With four hitless innings already under his belt, American Legion Twins hurler Larsen Kohler knew a visit from manager John Butler was imminent after allowing three walks and one run while committing a balk to open the fifth.
It doesn't seem like he minded, though.
"He's a pretty calming guy," Kohler said with a laugh. "After a visit, it usually works out."
This time was no different.
The righty needed only one pitch to retire Belmar, N.J. Mets' pitcher Bill Kurtz on a pop up, but once again found himself in trouble in the sixth inning following an error, another balk and the Mets' first hit of the game as they crept within two with two outs.
Pacing back and forth in front of the Twins' dugout, Butler opted to let his starter persevere through this jam.
And Kohler did just that, inducing Ryan Brady to ground out before Justice Elson pitched a scoreless seventh in preserving a 6-3 Twins victory Tuesday in the Bill Miller Big Fish Tournament at Coral Seymour Memorial Park.
"Larsen pitched a great game," Butler said. "He lost a little bit of his mechanics. All he had to do was stop and think about what he was doing and he's a smart young man and he's got a lot of talent."
While hoping Kohler could escape the inning, Butler's ulterior motive was to get Elson some time in the bullpen as opposed to bringing him in without warming up.
"I wanted to go a couple of pitches but he started making his corrections on his mechanics and I just let him get out," Butler explained. "Plus, if he can get out of it without throwing too many more pitches, then I'd have a chance to get Justice in the bullpen and get him warmed up a little bit.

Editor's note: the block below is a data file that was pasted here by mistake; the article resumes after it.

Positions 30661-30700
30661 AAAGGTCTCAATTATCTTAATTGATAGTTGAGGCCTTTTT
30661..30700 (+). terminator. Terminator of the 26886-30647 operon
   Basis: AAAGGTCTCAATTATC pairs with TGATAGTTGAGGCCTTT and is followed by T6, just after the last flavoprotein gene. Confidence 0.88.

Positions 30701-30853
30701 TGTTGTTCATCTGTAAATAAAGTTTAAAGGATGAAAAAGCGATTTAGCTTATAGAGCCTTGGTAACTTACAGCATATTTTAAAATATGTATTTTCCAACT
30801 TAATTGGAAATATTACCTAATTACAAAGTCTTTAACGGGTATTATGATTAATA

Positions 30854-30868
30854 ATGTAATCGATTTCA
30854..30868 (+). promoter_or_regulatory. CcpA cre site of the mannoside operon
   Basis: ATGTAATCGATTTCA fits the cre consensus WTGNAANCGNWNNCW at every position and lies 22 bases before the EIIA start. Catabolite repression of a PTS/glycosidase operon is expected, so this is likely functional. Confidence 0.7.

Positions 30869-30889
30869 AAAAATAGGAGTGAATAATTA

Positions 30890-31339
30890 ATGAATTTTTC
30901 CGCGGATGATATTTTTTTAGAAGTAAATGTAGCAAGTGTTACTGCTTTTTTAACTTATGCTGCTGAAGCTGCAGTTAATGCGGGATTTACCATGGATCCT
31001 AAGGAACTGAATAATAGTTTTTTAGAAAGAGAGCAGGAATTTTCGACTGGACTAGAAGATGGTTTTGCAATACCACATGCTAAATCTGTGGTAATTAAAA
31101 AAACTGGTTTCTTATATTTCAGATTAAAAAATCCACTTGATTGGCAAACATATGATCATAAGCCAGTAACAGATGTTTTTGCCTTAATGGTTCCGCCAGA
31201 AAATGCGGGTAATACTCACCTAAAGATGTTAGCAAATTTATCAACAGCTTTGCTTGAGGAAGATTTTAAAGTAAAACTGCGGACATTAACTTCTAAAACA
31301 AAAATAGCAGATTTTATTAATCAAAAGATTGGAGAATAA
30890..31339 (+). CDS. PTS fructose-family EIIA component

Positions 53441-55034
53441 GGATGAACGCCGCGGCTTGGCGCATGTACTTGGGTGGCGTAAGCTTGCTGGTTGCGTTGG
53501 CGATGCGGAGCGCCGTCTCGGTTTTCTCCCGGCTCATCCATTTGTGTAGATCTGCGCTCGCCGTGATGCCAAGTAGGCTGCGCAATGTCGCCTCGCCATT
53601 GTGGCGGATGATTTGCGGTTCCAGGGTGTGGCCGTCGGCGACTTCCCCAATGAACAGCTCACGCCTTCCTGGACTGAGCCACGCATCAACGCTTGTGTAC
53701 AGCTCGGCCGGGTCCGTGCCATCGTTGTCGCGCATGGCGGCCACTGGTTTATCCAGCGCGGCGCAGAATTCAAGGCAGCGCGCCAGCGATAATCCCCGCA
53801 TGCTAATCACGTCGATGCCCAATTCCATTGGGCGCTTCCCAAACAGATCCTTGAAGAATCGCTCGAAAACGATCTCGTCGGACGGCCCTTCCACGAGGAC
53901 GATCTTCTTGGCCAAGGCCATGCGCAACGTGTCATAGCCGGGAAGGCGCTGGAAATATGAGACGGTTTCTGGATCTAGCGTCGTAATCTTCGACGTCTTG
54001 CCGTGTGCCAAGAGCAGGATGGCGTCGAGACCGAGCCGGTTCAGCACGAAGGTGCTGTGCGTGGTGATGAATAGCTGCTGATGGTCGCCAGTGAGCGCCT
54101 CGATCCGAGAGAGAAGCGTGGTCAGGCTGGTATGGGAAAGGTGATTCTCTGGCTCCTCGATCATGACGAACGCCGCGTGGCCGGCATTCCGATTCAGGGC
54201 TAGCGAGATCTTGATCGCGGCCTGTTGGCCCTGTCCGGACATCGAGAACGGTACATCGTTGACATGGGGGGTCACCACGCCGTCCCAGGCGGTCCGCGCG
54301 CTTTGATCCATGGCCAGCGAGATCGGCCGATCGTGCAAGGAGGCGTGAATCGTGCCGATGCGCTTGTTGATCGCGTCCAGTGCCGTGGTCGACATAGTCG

"He did and he gave Justice some time to get in and get warmed up instead of having him come in cold, which no pitcher likes to do that."
Thanks to Kohler's strong outing, coming in only his fourth start of the season, and the Twins ever-improving patience at the plate, American Legion is now 2-0 in the four-day tournament, after beating Belmar, N.J. 6-2 on Monday.
"It's very nice. I was real pleased with the way the guys came out two days in a row," he said. "We had a few mistakes. With their pitcher being a little bit tired, we got the clutch hits when we needed them and we showed more patience at the plate than we have in the past."
The Twins restraint was best exhibited in the third, as Jake Bowler and Elson walked and Tanner Pollack singled to load the bases.
Following an RBI ground out by Josh Gilbert, Steven Mabeus and Ethan Waters were both hit by pitches for a 2-0 lead and Jake Lamphier also walked, making it 3-0 after three.
The Twins scored again in the fourth when Elson reached on an error, stole second and came home on another error.
Kurtz lasted five innings after surrendering four runs on four hits and seven walks while striking out three.
Guy Iacono, who pitched the final two innings, didn't fair much better.
Elson opened the sixth with a single, again stole second and scored when Waters slapped a 2-2 pitch into left field.
The Twins tacked on their final run in the seventh when Kris Netschert singled, Elson doubled and Tanner Pollack also singled, bringing Netschert home for a 6-3 edge.
Despite pitching seven innings in his first start of the season, Kohler was still especially pleased with his performance on Tuesday, allowing only three runs on one hit and five walks.
"It's definitely nice to be able to start and go a long distance, especially against an out-of-state team," he said. "Hopefully we'll win the tournament."
Today will go a long way in determining that, as the Twins take on Excelsior, Minn. at noon and again at 4 p.m. Excelsior defeated the Mets, 10-1, in the first game on Tuesday.
"This New Jersey team was a good team. We happened to play some of our best baseball, and we're hoping to do the same thing (today)," Butler said. "Yeah, it's a doubleheader. But we're used to that."
TWINS 6, METS 3
Post 20 003 101 1 6 8 5
Belmar 000 012 0 3 1 5
Kohler, Elson (7) and Waters; Kurtz, Iacono (6) and Peterson. W Kohler. L Kurtz. 2B Post 20: Netschert, Elson. LOB Post 20: 11; Belmar: 5.
Peninsula Clarion ©2013. All Rights Reserved.